Simon’s gone to Paris in order to spend a little time with the attractive Juliette (Yoland Turner). But this pleasant sojourn is cut short after Juliette’s brother, Andre (Alex Scott), is accused of murdering his business partner, Jean Bougrenet (John Bailey). Unbeknown to Andre, Jean was a member of an Algerian rebel organisation and since he recently defrauded Andre out of five hundred thousand francs, Andre had a clear motive for murder.
Attempting to clear Andre’s name, the Saint finds himself tangling with the implacable Major Quintana (Martin Benson) as well as Vladek Urivetsky (Hamilton Dyce), known as the Master Forger of Europe …..
The pre-credits sequence shows Simon relaxing at a street café. Everything is calm and peaceful, at least until the police turn up and drag a seemingly inoffensive man into the back of their police car. You might expect that this will have some bearing on the plot, but no – the man simply exists in order for Simon to tell the viewers that whilst Paris looks calm on the surface, revolutionary intrigue is bubbling away in the most unlikely quarters. It’s a slightly clumsy way of signalling what the thrust of the story will be, but no matter it’s only a passing irritation.
John Bailey was one of those actors who suffered beautifully (he had a wonderfully expressive face which could express a world of pain). He’s therefore perfect as the twitchy Jean, a man on the run from the imposing Major Quintana. Jean works for Quintana, but Quintana has come to distrust him (easy to see why, since Jean radiates unease and guilt). It’s therefore no surprise that Jean doesn’t last terribly long – he’s throttled to death within the first twenty minutes.
If the opening half of the story is rather dour and humourless – it’s mainly comprised of a number of grim looking men looking grimly at each other – then the arrival of Mère Lafond (Hazel Hughes) helps to lighten matters somewhat. Hughes – an experienced actress with a career which dated back to 1938 – is great fun as the fiery Madame Lafond. She’s a woman who operates on the shadier side of the law and expresses disbelief that the Saint may now be aligned with the godly! Hughes’ appearance is only brief but it helps to provide the episode with a much needed injection of levity.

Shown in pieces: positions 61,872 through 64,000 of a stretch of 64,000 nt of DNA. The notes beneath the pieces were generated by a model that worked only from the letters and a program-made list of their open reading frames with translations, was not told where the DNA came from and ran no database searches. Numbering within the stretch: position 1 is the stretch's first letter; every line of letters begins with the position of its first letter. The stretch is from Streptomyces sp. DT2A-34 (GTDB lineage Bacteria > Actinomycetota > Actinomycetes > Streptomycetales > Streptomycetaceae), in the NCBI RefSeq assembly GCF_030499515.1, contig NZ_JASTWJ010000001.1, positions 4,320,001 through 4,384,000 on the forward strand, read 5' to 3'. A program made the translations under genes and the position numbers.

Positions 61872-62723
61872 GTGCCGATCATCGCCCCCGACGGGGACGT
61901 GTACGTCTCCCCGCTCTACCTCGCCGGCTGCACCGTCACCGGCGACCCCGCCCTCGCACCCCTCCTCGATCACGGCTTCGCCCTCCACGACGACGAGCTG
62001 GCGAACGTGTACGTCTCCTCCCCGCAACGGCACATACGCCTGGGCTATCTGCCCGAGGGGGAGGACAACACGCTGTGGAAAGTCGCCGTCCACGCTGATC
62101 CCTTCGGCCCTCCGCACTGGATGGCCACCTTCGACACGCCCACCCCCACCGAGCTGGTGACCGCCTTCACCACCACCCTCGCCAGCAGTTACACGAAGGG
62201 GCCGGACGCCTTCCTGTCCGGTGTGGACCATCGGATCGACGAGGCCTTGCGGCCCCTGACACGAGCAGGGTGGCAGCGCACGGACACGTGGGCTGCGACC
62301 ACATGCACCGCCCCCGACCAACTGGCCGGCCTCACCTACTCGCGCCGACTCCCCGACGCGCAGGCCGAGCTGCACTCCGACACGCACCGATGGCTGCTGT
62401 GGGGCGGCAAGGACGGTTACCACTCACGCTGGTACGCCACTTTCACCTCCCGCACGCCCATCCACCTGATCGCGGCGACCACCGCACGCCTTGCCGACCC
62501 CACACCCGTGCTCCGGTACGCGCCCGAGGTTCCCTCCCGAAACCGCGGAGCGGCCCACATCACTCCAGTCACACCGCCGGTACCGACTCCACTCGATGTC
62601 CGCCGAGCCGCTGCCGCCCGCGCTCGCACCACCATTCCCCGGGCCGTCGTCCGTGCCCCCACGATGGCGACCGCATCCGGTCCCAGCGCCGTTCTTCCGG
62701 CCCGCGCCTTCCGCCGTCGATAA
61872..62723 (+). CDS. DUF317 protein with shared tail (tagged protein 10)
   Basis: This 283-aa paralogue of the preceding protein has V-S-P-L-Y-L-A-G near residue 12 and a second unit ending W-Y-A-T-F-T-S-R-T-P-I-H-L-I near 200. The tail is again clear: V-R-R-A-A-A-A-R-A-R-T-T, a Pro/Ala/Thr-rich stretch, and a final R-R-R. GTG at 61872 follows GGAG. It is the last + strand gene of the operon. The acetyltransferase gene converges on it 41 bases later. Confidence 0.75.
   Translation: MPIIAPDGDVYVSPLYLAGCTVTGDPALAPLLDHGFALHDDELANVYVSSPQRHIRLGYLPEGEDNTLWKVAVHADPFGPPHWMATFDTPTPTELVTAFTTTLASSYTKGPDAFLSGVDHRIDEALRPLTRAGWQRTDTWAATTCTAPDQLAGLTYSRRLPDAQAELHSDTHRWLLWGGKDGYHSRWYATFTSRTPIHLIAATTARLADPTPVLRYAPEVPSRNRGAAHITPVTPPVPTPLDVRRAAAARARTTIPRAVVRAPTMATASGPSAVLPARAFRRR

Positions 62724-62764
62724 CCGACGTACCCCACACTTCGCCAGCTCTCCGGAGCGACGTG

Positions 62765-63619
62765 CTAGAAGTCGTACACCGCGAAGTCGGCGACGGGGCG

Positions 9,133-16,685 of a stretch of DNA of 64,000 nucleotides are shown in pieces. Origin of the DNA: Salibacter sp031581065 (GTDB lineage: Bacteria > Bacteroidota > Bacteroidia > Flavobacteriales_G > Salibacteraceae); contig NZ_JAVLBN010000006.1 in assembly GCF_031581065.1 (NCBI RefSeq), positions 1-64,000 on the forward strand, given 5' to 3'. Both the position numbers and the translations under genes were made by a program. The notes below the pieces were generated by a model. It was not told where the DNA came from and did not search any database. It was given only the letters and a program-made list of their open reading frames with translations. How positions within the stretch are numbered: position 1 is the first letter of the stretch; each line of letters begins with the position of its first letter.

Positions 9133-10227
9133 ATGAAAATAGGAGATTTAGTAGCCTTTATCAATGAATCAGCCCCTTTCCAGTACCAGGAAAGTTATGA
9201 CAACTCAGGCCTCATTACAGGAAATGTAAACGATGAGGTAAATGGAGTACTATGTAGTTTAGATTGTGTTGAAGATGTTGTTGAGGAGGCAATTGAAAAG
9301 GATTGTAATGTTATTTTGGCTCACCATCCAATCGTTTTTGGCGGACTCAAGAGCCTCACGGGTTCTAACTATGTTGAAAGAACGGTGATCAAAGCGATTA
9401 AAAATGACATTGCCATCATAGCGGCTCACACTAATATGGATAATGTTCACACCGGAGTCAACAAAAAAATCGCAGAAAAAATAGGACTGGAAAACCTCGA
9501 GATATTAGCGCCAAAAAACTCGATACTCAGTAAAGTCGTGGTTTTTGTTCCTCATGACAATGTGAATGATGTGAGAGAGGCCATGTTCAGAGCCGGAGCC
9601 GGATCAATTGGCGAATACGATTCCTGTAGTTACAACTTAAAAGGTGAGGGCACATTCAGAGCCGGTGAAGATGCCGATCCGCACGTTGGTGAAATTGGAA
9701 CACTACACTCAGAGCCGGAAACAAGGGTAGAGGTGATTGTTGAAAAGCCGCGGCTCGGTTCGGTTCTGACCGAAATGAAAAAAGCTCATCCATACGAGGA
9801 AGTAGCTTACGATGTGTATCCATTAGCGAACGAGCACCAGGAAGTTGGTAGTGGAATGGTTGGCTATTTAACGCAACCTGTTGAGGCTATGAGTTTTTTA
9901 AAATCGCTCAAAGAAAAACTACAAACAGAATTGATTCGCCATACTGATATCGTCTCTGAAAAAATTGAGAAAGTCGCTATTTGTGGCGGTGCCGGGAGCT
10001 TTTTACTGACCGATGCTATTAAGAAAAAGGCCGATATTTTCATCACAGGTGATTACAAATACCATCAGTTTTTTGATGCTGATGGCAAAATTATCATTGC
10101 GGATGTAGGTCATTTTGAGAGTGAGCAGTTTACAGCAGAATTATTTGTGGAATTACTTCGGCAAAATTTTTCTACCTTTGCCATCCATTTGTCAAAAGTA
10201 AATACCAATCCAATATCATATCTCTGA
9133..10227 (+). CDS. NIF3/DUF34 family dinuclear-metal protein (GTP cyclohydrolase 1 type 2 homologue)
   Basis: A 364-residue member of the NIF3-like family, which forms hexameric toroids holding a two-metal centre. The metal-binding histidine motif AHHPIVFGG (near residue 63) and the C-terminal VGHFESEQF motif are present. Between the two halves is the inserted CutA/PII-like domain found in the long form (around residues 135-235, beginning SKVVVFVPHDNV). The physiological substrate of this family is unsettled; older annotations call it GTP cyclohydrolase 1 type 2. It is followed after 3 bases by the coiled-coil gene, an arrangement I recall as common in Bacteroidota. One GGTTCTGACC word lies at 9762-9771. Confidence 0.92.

Yolande Turner, in the first of her two Saint appearances, manages a decent French accent as the alluring Juliette. It’s not the greatest of parts, but she does her best. Robert Cawdron is given some decent comic material as the long-suffering Sergeant Ludic. Tasked with the job of staying by the Saint’s side at all times, it’s no surprise that Simon delights in leading him a merry dance.
At one point, Ludic is dragged along to a fancy dress party. He remains in plain clothes whilst Simon enters into the spirt of things by dressing as a clown (some twenty years before he did so again in Octopussy). It’s difficult not to love the groovy music and general revelries, although it won’t surprise you to learn that Simon organised this treat as something of a diversion ….
Part of the problem with The Work of Art is that the Algerian question isn’t really examined in much detail (we therefore never really know exactly what Major Quintana is fighting for). Urivetsky – although he barely features – at least is given a clear motivation. Unlike Quintana he’s not interested in politics – money is his only goal.
Roger Moore gets the opportunity to demonstrate yet again that the Saint is very handy in a fistfight, whilst his trademark calm under fire is also in evidence. It’s a pity that Simon doesn’t meet Quintana and Urivestsky until the last ten minutes or so, as when he does the story starts to pick up a little impetus.
Adapted from Charteris’ 1937 novella The Spanish War, Harry Junkin’s teleplay retooled the original quite considerably – changing many of the names and relocating the action from London to Paris. The Work of Art is solid enough, but isn’t terribly engaging and so only rates two and a half halos out of five.
Watch for the sign of the Saint, he will return …..